§   Imports only into the unmanaged layer:

       Ideal during development

       Everything within could be changed

       Overwrites existing customizations

§   Contains a complete copy of each component

Managed

§   Will get its own layer on import.

§   Analogous to an installer “.msi” file; it is a distribution package.

§   Contents cannot be directly changed.

o    This does not mean DRM.

§   Components may be customized where managed properties allow.

§   Contains only deltas for component that supports merging (FormXML, Ribbon & Sitemap).

Layers

Layers should be considered on a per-component basis. Although typically drawn to convey the effect of a solution on another solution, this is always at a component level.

Unmanaged

§   There is only one. It always exists.

§   All customizations made on this server/organization will reside here.

§   “Solutions” exist here as containers.

       Ownership by solutions is weak; by-reference only.

       No independence between solutions. If one component exists in two solutions, they both see the current state of the component equally.

§   New customizations made will trump all prior customizations. (They override the lower layers.)

§   Customizations cannot be undone, but they can be deleted.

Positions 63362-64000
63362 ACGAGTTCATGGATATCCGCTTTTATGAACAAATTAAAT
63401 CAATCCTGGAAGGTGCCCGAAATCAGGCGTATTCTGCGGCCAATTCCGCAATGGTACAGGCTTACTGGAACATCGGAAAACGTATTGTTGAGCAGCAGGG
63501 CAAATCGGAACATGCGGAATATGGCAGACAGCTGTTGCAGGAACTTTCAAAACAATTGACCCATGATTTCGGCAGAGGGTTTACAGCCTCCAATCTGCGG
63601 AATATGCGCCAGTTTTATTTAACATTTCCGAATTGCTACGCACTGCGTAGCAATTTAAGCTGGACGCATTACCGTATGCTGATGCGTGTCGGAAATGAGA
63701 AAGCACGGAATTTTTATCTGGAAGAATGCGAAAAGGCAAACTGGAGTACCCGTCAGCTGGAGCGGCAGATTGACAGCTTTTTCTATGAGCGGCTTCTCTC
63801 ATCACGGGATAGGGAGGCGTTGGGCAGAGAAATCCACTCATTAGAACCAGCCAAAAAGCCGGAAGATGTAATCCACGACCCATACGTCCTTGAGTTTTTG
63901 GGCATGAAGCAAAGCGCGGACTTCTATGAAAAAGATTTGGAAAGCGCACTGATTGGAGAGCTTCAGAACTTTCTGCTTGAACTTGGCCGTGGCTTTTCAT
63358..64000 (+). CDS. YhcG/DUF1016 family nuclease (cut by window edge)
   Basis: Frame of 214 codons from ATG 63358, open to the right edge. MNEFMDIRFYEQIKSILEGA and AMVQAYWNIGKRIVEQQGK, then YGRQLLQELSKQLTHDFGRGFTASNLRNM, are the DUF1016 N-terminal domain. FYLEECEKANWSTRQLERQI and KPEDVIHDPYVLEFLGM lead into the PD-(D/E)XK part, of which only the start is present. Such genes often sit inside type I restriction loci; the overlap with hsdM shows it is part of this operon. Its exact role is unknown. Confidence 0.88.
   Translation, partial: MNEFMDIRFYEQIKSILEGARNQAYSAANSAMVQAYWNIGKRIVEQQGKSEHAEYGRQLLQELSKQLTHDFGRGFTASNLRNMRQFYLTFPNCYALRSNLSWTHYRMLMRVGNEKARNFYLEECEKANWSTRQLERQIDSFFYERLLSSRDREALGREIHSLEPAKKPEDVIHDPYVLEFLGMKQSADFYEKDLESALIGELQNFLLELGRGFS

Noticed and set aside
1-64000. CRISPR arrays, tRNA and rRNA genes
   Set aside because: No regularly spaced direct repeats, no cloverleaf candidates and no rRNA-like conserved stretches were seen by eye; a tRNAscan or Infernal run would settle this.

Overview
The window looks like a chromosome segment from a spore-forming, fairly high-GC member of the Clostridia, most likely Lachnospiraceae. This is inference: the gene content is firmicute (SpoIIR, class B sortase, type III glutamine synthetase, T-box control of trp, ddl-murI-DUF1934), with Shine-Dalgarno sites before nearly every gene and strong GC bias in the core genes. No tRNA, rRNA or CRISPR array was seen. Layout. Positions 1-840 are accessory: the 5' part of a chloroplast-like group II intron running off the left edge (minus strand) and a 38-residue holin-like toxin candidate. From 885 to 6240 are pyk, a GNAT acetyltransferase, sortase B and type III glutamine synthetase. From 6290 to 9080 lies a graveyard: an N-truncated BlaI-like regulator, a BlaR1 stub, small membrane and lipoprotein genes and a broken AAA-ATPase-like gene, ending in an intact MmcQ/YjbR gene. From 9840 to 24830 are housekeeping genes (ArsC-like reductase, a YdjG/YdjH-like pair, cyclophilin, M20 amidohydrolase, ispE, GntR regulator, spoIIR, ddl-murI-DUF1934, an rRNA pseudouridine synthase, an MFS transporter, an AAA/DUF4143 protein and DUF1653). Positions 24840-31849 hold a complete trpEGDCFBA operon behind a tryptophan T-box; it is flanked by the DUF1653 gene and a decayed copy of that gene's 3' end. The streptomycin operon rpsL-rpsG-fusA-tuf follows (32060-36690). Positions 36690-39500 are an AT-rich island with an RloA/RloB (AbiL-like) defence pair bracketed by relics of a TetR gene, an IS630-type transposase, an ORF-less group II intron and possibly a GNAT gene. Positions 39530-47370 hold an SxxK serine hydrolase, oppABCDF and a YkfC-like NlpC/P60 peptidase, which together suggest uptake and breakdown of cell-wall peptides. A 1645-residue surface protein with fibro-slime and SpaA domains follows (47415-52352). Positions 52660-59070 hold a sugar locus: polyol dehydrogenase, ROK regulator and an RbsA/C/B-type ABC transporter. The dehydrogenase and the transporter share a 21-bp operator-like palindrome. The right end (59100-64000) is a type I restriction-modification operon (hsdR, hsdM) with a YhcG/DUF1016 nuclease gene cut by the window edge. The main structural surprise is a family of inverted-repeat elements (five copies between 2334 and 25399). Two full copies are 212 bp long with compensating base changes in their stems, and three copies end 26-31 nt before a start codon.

Managed

§   There can be many:

o    Always one for the “system” solution.

o    Discrete layer for each managed solution package imported (at a per-component level).

§   Only created by importing a managed solution.

§   Time of import sets order of precedence.

§   You cannot customize components inside the layer.*

§   They can be deleted, replaced, and versioned.

§   Deleting a layer may delete data.

Managed Properties

Managed properties control how layers interact with each other; they control the level of customization achievable on top of components from a managed solution that has been imported. After releasing a managed solution, the managed properties can only be changed to reduce how restrictive they are.

§   Control order of precedence (which customizations to allow on top of an imported solution’s managed layer).

§   The ability to customize cannot be removed or disabled during solution update.

§   The ability to customize can be enabled during solution update.

§   The default ability to customize is fully customizable.

In general, if the consumers of the solution are not known or trusted or the changes that may be made could break the solution, it is recommended to lock down the managed properties for the solution. These managed properties can be opened back up to enable specific components to be customized at a later date as needed.

Merge Behavior

Unmanaged

New customizations trump all prior customizations, overriding the lower layers.

Important: Changes applied by importing an unmanaged solution cannot be uninstalled. Do not install an unmanaged solution if you want to roll back the changes.

Managed (No Overwrite)

§   Customizations in unmanaged layer are preserved.

§   Importing newer versions creates new managed layers directly above the previous version’s managed layer.

§   Importing the same version replaces contents within the existing layer.

§   Importing cannot remove pre-existing components.